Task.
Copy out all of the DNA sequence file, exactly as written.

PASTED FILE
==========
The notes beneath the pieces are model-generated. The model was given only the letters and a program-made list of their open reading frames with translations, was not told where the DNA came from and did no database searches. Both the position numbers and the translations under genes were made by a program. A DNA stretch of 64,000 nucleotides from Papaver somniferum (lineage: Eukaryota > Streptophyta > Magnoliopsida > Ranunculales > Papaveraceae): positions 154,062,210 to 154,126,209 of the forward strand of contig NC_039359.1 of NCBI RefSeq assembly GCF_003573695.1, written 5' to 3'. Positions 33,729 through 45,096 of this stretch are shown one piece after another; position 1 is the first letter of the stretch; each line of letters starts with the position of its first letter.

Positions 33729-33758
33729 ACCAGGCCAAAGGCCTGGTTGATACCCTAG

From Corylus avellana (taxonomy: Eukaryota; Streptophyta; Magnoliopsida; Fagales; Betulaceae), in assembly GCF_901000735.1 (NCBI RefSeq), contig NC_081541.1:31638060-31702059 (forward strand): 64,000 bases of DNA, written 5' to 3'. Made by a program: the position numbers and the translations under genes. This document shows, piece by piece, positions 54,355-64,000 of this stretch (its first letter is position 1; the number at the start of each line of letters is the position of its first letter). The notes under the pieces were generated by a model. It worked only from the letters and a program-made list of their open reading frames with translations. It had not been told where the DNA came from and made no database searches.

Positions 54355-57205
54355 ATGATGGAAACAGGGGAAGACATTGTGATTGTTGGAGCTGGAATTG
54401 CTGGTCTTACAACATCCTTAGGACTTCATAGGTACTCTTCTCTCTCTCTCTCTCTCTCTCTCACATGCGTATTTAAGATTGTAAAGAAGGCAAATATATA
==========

The notes beneath the pieces are model-generated. The model was given only the letters and a program-made list of their open reading frames with translations, was not told where the DNA came from and did no database searches. Both the position numbers and the translations under genes were made by a program. A DNA stretch of 64,000 nucleotides from Papaver somniferum (lineage: Eukaryota > Streptophyta > Magnoliopsida > Ranunculales > Papaveraceae): positions 154,062,210 to 154,126,209 of the forward strand of contig NC_039359.1 of NCBI RefSeq assembly GCF_003573695.1, written 5' to 3'. Positions 33,729 through 45,096 of this stretch are shown one piece after another; position 1 is the first letter of the stretch; each line of letters starts with the position of its first letter.

Positions 33729-33758
33729 ACCAGGCCAAAGGCCTGGTTGATACCCTAG

From Corylus avellana (taxonomy: Eukaryota; Streptophyta; Magnoliopsida; Fagales; Betulaceae), in assembly GCF_901000735.1 (NCBI RefSeq), contig NC_081541.1:31638060-31702059 (forward strand): 64,000 bases of DNA, written 5' to 3'. Made by a program: the position numbers and the translations under genes. This document shows, piece by piece, positions 54,355-64,000 of this stretch (its first letter is position 1; the number at the start of each line of letters is the position of its first letter). The notes under the pieces were generated by a model. It worked only from the letters and a program-made list of their open reading frames with translations. It had not been told where the DNA came from and made no database searches.

Positions 54355-57205
54355 ATGATGGAAACAGGGGAAGACATTGTGATTGTTGGAGCTGGAATTG
54401 CTGGTCTTACAACATCCTTAGGACTTCATAGGTACTCTTCTCTCTCTCTCTCTCTCTCTCTCACATGCGTATTTAAGATTGTAAAGAAGGCAAATATATA